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Spring 2009
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Park Equity Mapping Supports Advocacy for Parks and Healthier Communities

By Heng Lam Foong, Breece Robertson, and Milton Ospina, Trust for Public Land

Highlights

  • The Trust for Public Land Center for Parks and Health has long used ArcGIS to support park analyses.
  • GIS modeling uses health and demographic data to create park equity maps showing connections between good health and access to parks.
  • The resulting maps are useful for pursuing new legislation to create or expand park systems.

Living a long way from safe and well-designed parks, trails, and public open spaces is now considered a contributing factor in the alarming rates of chronic disease related to physical inactivity in the United States. Studies show that low-income communities of color are disproportionately affected by higher rates of health problems and often have poor access to physical activity settings such as parks, playgrounds, trails, community gardens, and other open spaces. The Trust for Public Land (TPL) Center for Parks and Health (the Center) is using GIS technology to help community stakeholders demonstrate the link between access to parks and open space as well as control chronic diseases and identify areas most in need of better access.

 
The Santa Ana Park Equity maps integrated the California FITNESSGRAM scores data as a layer to the park equity map to illustrate a possible correlation between proximity to neighborhood parks and FITNESSGRAM scores.

The Center promotes increased public funding for parks, playgrounds, and other physical activity settings as an effective strategy for addressing health disparities and park inequities. It works with communities across the country to utilize GIS modeling methods and health and demographic data to create park equity maps that help demonstrate the connection between good health and access to parks and open space.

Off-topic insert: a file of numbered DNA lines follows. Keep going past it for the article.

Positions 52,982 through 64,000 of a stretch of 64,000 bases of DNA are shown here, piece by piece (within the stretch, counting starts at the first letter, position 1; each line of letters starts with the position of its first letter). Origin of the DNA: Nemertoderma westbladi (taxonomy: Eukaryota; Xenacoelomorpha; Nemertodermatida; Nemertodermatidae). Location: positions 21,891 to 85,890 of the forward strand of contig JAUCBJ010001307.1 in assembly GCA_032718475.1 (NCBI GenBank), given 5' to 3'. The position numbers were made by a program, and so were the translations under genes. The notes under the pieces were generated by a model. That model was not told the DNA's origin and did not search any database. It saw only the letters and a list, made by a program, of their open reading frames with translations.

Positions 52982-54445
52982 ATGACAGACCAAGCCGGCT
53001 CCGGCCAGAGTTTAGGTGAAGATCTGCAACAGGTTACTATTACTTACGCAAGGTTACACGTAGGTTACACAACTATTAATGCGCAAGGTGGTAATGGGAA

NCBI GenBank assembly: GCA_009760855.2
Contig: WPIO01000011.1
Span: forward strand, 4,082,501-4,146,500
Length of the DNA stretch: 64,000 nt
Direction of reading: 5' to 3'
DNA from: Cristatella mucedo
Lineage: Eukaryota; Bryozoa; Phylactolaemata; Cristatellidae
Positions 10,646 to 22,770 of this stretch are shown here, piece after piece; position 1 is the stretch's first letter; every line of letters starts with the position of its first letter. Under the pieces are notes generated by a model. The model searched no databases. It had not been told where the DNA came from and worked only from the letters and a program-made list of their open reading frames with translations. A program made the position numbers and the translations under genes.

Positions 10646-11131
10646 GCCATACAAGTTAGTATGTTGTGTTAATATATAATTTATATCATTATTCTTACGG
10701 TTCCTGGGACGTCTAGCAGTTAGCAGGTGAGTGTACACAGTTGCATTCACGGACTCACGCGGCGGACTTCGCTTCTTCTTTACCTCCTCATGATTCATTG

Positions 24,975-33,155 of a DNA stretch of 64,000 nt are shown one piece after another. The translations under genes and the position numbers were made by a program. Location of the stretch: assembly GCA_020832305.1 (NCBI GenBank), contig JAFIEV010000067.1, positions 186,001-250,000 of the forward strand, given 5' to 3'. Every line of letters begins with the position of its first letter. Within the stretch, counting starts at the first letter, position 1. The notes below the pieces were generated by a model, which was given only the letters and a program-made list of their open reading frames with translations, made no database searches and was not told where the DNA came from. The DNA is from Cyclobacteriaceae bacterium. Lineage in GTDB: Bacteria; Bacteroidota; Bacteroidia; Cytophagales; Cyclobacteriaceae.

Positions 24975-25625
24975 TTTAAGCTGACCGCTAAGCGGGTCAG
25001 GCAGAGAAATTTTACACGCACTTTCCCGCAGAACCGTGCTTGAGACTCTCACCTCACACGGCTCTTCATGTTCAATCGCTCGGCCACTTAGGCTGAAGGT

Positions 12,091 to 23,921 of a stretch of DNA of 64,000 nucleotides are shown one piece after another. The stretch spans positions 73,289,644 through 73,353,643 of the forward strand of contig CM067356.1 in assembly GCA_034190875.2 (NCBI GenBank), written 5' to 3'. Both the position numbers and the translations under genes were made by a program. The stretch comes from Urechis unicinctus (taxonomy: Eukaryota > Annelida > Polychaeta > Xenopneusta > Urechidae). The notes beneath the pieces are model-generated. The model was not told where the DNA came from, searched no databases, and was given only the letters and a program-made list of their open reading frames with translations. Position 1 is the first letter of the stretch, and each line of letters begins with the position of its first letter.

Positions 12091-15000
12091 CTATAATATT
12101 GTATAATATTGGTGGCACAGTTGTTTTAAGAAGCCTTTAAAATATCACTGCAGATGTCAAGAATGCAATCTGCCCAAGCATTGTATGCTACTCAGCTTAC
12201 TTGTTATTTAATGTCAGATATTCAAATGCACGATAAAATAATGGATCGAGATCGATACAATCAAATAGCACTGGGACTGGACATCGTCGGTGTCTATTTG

These park equity maps, which are developed in close collaboration with community health advocacy groups, provide visualization of park and open space access (or lack of access). Local groups can use the maps as outreach, educational, and policy change tools. Elected officials, city staff, planners, public health officials, community-based health organizations, and grassroots community groups can use the maps to help secure support and funding for the new, expanded, or improved parks.

GIS park equity mapping employs a two-step approach. First, it uses ArcGIS technology (with which the TPL has had long experience) to determine where gaps in park availability exist across a landscape; then it constructs a demographic profile to identify which gaps are in most urgent need of park lands. These gaps are identified by assigning service and accessibility.

Using GIS, areas can be customized for each park based on park type, size, amenities, and carrying capacity. Moreover, up-to-date demographic profiles are included in the GIS and help determine equity in park access according to, for example, children under 18 years of age, population density, and percentage of low-income families.

An overlay of park gaps with park needs produces a park equity priority map. High conservation value is assigned to areas having both insufficient park coverage and highest demographic need. The Center also includes socioeconomic variables and data, such as the number of overweight kids in area schools, to identify park gaps in a park system. The correlation between these variables helps pinpoint areas where no parks and high rates of health disparities exist.